The Premier said he believes this perspective may not be a consensus view held by most yacht operators in the marine industry, as is being portrayed.
“We have a way of saying in our country that a lot of people say something. There are about 40,000 people here, so we have to see what the ‘a lot’ is,” the Premier told reporters at a press conference last week.
“When we say a lot of them are leaving, I also say that we have to just name the problem, and not say who’s leaving or who is coming. Because where I sit, a lot more persons have requested licenses and also other resources that they have asked for to come in [to the marine sector],” he added.
According to the Premier, several areas were flagged as the BVI recently emerged from its Instruments Implementation Code (IIIC) evaluation by the International Maritime Organisation.
In the process though, the BVI was able to retain a category-one registry status which permits the territory to register vessels of unlimited tonnage, type and size.
“We have to maintain the category-one shipping that we have. If we lose category one shipping, we now would lose the potential to make millions of dollars in a new area which we have already started with heavy tonnes of ships asking to be registered in the BVI since they have seen how we have undergone our assessment,” the Premier related.
“Now a lot of commercial boats were out there without insurance. So there was a lot of yachts being rented to persons without insurance. The law enforcement saw that that was flagged in the audit,” Fahie stated.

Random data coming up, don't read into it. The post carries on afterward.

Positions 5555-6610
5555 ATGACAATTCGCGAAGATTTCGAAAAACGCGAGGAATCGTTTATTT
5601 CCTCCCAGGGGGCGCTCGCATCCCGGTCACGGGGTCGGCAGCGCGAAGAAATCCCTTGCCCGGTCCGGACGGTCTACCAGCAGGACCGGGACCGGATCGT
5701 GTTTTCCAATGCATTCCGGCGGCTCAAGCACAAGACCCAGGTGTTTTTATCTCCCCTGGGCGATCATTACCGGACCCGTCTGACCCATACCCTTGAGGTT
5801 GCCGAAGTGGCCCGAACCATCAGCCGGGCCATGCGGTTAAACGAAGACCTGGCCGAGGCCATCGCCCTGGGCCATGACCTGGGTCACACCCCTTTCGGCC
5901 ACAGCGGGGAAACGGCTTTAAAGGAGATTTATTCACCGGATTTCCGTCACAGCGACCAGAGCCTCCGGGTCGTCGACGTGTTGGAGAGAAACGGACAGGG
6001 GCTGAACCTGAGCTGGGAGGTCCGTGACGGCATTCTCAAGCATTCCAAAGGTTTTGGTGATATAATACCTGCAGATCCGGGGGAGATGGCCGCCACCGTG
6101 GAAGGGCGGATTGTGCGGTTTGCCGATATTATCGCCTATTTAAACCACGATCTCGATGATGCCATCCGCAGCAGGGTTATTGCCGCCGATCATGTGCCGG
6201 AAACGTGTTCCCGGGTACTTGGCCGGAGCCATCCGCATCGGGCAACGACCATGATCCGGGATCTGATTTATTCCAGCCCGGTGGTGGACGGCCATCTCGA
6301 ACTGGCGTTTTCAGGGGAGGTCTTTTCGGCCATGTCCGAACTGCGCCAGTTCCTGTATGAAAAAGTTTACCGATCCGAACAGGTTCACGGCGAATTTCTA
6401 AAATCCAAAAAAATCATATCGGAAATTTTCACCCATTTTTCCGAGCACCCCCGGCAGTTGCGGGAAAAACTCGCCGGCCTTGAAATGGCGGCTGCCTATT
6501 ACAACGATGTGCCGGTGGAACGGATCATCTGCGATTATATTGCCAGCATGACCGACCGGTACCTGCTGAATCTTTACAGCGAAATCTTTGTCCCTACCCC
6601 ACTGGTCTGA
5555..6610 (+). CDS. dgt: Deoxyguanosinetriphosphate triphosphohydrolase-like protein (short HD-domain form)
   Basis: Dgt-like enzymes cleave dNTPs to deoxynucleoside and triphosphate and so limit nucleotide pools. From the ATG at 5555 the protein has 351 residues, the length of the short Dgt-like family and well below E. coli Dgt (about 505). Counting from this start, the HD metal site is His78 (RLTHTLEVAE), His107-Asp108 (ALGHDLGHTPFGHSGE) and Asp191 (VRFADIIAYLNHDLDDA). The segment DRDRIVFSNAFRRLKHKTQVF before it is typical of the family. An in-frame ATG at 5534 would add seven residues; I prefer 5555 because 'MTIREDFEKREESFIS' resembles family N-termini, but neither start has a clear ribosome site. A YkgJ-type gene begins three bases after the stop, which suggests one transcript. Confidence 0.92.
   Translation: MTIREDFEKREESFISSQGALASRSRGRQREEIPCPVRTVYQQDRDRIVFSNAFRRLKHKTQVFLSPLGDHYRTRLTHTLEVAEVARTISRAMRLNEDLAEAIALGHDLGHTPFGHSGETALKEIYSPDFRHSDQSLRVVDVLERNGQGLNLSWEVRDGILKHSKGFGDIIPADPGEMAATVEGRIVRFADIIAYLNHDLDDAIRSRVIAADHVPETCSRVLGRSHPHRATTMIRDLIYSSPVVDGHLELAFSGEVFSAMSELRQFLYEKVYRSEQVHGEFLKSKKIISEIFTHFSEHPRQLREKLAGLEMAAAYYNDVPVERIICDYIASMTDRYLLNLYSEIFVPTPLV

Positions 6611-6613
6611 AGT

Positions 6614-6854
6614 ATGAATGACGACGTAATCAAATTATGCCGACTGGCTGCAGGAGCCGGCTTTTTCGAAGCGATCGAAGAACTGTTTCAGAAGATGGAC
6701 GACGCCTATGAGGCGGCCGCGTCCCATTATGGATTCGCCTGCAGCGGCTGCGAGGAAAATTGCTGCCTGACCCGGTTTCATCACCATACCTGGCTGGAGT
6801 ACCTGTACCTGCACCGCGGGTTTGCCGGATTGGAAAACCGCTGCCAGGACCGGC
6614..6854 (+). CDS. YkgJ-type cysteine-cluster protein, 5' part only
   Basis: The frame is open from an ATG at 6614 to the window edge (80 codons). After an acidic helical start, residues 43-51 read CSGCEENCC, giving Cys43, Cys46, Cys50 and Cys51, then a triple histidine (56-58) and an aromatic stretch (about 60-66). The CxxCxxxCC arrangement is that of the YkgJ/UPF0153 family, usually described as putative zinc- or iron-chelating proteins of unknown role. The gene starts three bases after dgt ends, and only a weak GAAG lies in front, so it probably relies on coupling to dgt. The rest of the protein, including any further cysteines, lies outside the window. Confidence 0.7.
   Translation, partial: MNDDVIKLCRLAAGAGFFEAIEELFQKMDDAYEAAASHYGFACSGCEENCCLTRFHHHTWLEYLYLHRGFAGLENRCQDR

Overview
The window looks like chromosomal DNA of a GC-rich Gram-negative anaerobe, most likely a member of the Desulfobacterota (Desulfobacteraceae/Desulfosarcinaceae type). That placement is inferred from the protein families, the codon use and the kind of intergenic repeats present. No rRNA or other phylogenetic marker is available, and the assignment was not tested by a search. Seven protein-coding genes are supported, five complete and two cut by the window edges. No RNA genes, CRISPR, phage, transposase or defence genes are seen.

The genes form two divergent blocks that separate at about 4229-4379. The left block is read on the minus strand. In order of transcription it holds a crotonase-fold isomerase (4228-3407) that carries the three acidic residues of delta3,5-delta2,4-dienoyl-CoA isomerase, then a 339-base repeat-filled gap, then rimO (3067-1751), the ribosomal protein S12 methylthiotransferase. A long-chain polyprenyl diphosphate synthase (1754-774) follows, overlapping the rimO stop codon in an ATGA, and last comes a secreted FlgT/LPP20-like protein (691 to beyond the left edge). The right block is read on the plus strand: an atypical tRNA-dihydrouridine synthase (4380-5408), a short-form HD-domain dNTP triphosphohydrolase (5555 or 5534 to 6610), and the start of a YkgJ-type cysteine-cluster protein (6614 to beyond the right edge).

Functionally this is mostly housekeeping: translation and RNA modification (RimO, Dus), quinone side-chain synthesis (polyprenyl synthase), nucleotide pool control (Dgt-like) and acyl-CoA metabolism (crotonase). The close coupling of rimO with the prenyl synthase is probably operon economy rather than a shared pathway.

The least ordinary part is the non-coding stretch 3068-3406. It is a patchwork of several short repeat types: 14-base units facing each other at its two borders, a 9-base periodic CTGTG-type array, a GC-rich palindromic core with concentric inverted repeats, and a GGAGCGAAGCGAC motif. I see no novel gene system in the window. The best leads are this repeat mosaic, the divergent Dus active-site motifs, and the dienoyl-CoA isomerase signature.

He added: ”So we now had to address that. But let’s be for real, how could you be operating commercially with yachts, with boats, with persons lives at stake and doing so without insurance?”
The Premier said now that this is being enforced, some persons have been saying it has become a problem.
He said his government continues to be in conversation with the marine sector and has made compromises, allowing for payment plans for some persons given the financial restraints faced by boat owners.
While stating that he understood the concerns held by some of the yacht operators, the Premier promised to hold a symposium of law-enforcement officers and the Virgin Islands Shipping Registry to further ‘ventilate’ those concerns.
He said the symposium will also be attended by himself and some of his junior ministers and will be open to the public and the media.
The Premier stated that the challenges are not insurmountable and promised that his government will get them fixed.
Premier Fahie has also consistently challenged the view that the BVI‘s marine industry has been largely yielded to its neighbour in the US Virgin Islands (USVI) following the implementation of curfews and travel restrictions emanating from the COVID-19 pandemic.
In fact, the Premier said the BVI has been able to manage its imposed curfews in such a way that the economy has begun to boom again.
“More yachts are in every harbour, hundreds of yachts. More businesses are reopening, yes we are managing the COVID,” Premier Fahie said.
He also said that taxi drivers and car rental establishments have seen increased business as a result of the upsurge in arrivals to the territory.